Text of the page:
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From "Martijn Dashorst" <>
Subject Re: [VOTE] Approve release Apache UIMA 2.2.1-incubating
Date Mon, 17 Dec 2007 22:01:41 GMT
On Dec 17, 2007 10:17 PM, sebb <> wrote:

> Regardless of the outcome, I think that there are problems with
> generating the NOTICE and LICENSE files automatically. Unless the
> project is pure ASF, there are additional items that may need to be
> added to the N &  L files. In any case, I think it's important that
> these files are carefully considered to ensure that the required
> entries are present. This is difficult if not impossible if the
> contents of the N & L files are automatically generated.

Generating those files based on some knowledge of the project is something
that SHOULD be allowed. For instance, the Wicket project generates the root
NOTICE file from sub projects' notice files inside the source tree. This
generated file is distributed inside our tar balls and zip files. The same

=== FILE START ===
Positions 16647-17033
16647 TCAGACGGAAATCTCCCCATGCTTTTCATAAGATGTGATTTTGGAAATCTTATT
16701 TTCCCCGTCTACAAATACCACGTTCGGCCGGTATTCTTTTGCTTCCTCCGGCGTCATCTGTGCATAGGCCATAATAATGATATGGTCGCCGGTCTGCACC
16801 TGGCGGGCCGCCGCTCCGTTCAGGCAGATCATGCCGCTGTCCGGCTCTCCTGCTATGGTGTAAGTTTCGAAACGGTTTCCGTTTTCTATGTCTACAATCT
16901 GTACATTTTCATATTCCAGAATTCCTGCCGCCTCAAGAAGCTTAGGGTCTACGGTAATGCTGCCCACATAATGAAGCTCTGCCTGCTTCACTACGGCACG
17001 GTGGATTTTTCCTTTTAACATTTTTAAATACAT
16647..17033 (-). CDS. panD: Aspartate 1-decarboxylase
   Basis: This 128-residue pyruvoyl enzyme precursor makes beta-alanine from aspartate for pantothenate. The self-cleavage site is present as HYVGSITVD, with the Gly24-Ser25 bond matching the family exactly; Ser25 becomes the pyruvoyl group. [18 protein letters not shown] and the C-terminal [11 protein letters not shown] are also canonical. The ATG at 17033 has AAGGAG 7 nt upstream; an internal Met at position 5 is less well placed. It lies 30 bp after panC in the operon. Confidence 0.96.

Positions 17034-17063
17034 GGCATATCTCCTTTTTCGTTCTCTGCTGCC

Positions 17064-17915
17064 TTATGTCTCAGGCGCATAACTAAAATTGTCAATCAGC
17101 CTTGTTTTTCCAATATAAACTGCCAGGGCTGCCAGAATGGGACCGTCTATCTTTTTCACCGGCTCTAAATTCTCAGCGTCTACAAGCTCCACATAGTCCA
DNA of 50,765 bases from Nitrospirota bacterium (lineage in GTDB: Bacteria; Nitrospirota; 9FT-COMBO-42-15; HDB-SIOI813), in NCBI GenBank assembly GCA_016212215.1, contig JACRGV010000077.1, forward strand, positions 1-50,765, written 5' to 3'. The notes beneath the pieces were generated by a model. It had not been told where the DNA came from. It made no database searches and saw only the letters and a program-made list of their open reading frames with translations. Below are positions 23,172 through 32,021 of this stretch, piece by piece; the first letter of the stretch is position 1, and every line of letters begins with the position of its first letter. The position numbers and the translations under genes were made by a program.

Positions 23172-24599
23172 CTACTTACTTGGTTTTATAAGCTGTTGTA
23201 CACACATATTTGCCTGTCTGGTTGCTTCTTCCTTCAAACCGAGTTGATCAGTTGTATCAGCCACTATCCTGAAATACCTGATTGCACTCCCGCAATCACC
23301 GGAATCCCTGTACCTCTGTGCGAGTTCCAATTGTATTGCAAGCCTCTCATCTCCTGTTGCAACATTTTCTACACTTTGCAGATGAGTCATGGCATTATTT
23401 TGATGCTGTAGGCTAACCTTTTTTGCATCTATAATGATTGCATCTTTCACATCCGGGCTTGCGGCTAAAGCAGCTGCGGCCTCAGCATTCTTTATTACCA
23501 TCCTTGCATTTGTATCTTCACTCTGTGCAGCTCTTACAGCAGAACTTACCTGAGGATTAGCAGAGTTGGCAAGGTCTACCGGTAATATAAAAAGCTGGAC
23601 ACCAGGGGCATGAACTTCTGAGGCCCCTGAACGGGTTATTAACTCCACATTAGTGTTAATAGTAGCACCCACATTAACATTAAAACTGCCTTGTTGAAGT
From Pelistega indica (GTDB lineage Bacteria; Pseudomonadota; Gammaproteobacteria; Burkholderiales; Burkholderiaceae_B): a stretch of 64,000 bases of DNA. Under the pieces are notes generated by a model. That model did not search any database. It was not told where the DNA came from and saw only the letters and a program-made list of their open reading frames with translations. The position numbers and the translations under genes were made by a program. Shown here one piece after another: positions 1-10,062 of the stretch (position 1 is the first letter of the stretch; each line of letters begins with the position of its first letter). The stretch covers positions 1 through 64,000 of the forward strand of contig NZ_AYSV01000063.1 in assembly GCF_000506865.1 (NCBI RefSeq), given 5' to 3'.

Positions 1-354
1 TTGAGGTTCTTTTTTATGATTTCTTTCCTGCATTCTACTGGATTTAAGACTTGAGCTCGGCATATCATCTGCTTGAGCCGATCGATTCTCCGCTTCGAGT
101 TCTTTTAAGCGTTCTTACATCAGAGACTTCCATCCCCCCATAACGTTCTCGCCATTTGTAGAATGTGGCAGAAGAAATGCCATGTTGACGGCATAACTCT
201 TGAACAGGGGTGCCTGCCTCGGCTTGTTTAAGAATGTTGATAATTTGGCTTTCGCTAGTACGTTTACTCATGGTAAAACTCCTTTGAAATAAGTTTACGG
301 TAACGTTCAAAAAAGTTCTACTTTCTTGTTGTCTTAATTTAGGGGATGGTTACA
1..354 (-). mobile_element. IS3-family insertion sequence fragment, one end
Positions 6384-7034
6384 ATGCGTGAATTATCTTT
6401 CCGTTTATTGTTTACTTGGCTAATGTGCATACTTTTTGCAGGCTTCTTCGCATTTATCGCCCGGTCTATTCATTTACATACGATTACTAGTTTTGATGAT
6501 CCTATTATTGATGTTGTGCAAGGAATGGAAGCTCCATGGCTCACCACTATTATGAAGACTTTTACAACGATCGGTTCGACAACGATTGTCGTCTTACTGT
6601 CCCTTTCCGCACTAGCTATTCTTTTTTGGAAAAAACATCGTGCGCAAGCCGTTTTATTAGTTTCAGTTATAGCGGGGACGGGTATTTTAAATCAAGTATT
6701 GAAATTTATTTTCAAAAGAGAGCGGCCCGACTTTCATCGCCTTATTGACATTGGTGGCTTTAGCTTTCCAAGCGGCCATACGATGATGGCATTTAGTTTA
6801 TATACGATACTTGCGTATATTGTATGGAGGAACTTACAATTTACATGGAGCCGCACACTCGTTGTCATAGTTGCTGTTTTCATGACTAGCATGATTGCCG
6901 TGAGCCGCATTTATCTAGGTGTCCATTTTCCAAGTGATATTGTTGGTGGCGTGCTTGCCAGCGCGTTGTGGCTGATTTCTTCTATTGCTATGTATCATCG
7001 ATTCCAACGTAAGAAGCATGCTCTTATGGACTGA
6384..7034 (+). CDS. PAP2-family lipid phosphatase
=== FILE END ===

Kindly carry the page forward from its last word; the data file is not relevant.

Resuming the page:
strategy can be applied to the license file. The reason being that
dependencies are typically managed at a local level in a multi-module
project. Administering the NOTICE and LICENSE files locally is more
convenient and less likely to get out of date than putting everything in a
central file by hand. (As an aside, Wicket does store the generated files in
a separate release branch in the svn repo, but not in the root of trunk).

The question is not about wether generating these files is good or not. It
is whether svn MUST mirror the released artifact. In my opinion that is not
the case: building the distribution should be reproducible based on the
release tag. How projects implement that is their prerogative. As incubator
we don't have to prescribe these minutiae, but provide oversight on actual
distributed artifacts. These are the zips and tarballs our podlings provide.
IMO dictating a release procedure is stepping across the boundaries of what
a podling/project can evolve themselves.

The N & L files are unlikely to change frequently, so it really does
> not save much work (if any) to create them by hand. Having them in the
> top-level SVN directory seems sensible to me.

But sensible does not policy make: I find it sensible to use maven for
building a release, but I wouldn't turn that into policy.


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